If you received a Kabbage PPP loan, Womply PPP loan, or used another fintech alternative lender to get a PPP loan, check back with them to see if you should apply for forgiveness through the fintech’s website or directly through the SBA’s website. Small business owners who received PPP loans of $150,000 or less can go straight to the SBA online portal to apply for forgiveness without contacting their original lenders.

For more on PPP forgiveness, visit the SBA website.

EIDL Loan vs. PPP

In addition to the PPP loan program, the CARES Act Funding Relief also provided for the Economic Injury Disaster Loan (EIDL). Small businesses affected by the pandemic could fill out an EIDL application for up to $500,000 (Note: the loan cap was initially set at $2 million but was lowered to $500,000). Unlike the PPP loan program, EIDL loans are still available and issued directly through the U.S. Treasury. Small businesses apply directly through the SBA website.

EIDL program loans have an interest rate of 3.75% (2.75% for nonprofits) with terms up to 30 years. Unfortunately, EIDL forgiveness is not possible, but small businesses can defer repayment for 18 months for loans made in 2021, and there is no penalty for prepayment. Applying for an EIDL loan is similar to applying for many traditional small business loans, which can mean a lengthy application process depending on how much your business wants to borrow. For example, loans over $25,001 require a UCC-1 security agreement, and loans over $200,000 also require a personal guaranty from all individuals or entities owning 20% or more of the business applying.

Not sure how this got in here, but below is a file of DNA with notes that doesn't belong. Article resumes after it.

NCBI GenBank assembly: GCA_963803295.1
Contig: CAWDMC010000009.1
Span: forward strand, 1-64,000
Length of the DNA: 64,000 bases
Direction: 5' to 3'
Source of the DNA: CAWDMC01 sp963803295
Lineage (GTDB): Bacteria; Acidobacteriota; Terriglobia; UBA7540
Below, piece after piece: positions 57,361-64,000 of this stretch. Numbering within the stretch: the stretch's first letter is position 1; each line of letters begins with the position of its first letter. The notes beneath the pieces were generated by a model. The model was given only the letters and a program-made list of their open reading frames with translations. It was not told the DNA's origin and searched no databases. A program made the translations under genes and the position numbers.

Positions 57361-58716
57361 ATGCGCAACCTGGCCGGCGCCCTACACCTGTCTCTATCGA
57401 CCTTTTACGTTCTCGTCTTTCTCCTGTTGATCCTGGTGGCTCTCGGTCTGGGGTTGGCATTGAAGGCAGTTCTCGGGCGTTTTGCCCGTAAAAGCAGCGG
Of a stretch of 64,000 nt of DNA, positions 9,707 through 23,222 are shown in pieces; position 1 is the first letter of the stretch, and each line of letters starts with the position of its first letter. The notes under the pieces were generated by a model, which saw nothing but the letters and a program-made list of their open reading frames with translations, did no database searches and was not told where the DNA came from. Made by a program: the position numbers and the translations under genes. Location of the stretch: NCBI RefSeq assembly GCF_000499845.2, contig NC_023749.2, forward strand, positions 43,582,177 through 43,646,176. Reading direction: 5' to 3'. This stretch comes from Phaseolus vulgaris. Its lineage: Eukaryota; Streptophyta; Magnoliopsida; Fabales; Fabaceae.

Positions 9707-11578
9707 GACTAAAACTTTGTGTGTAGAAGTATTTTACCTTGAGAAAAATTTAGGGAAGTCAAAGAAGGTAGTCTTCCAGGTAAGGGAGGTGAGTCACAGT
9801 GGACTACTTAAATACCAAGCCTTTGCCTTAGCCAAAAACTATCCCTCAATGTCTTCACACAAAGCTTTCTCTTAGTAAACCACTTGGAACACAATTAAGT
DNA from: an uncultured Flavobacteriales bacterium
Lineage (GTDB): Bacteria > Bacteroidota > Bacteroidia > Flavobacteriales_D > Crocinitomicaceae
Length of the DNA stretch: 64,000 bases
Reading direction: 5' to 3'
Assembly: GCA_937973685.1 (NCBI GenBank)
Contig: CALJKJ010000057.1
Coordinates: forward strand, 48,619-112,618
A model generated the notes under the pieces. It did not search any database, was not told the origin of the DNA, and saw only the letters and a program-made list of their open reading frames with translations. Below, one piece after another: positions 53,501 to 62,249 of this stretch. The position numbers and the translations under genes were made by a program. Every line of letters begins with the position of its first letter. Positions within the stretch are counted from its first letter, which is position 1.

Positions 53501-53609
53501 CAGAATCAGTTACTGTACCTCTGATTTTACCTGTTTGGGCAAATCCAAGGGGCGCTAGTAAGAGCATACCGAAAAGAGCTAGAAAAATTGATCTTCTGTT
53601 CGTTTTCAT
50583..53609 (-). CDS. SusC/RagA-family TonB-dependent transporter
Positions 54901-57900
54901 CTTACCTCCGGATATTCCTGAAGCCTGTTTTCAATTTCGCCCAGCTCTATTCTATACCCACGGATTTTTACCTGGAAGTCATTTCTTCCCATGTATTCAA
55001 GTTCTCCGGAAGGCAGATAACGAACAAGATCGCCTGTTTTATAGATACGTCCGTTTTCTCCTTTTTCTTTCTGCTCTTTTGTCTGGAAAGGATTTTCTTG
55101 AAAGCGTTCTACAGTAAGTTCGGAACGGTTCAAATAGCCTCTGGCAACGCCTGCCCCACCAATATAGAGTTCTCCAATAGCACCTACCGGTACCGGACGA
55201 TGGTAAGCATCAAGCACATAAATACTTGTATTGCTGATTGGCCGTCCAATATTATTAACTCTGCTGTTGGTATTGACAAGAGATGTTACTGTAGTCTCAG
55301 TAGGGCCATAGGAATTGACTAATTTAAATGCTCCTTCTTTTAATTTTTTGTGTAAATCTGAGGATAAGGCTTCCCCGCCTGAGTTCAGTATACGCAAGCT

For an update on EIDL, see the SBA website for more information.

Alternative Options

In addition to the PPP loan program and EIDL, many other funding options are still available to small businesses looking to grow or pad their emergency funds. The SBA’s Restaurant Revitalization Fund, 7(a), 504, and Microloan programs are all worth investigating, along with the numerous small business grants provided by federal, state, and city organizations.

Another option is to obtain a small business line of credit. A line of credit is a revolving business loan that allows the borrower to draw money when needed. Most businesses use a line of credit as an emergency backup plan for cash flow shortages. Like a credit card, the credit line has a predetermined limit, and fees are only attributed to the amount drawn. When you repay the funds, the fees are zero until the next draw.

Although some lenders require personal guarantees for lines of credit, Financing Solutions does not.

With the Financing Solutions Line of Credit, you also have the benefits of an easier application process:

  • There are no costs to set it up or keep it in place
  • The easy 2-minute application online application
  • If approved, you’ll receive a same-day, no-obligation offer letter
  • The fastest setup, 48-72 hours
  • Once you have the line of credit, requests for funds are wired to your bank in minutes
  • You can use your line of credit whenever needed
  • Inexpensive when used (low fees)
  • There are no restrictions in place or collateral required
  • No personal guarantee is required, either
  • Financing Solutions is a leading provider of lines of credit
  • We are a reputable company with an A+ & 5-star rating
  • You can pay off the line whenever you are ready
  • The credit line is easy to renew and renews yearly
  • You have a secured account portal access 24 x 7

As the economy still struggles to recover, many small businesses continue to look for relief monies or create an emergency backup fund. If you want to see if your business would be approved and for how much, please feel free to fill out the no-obligation, 2-minute line of credit application here.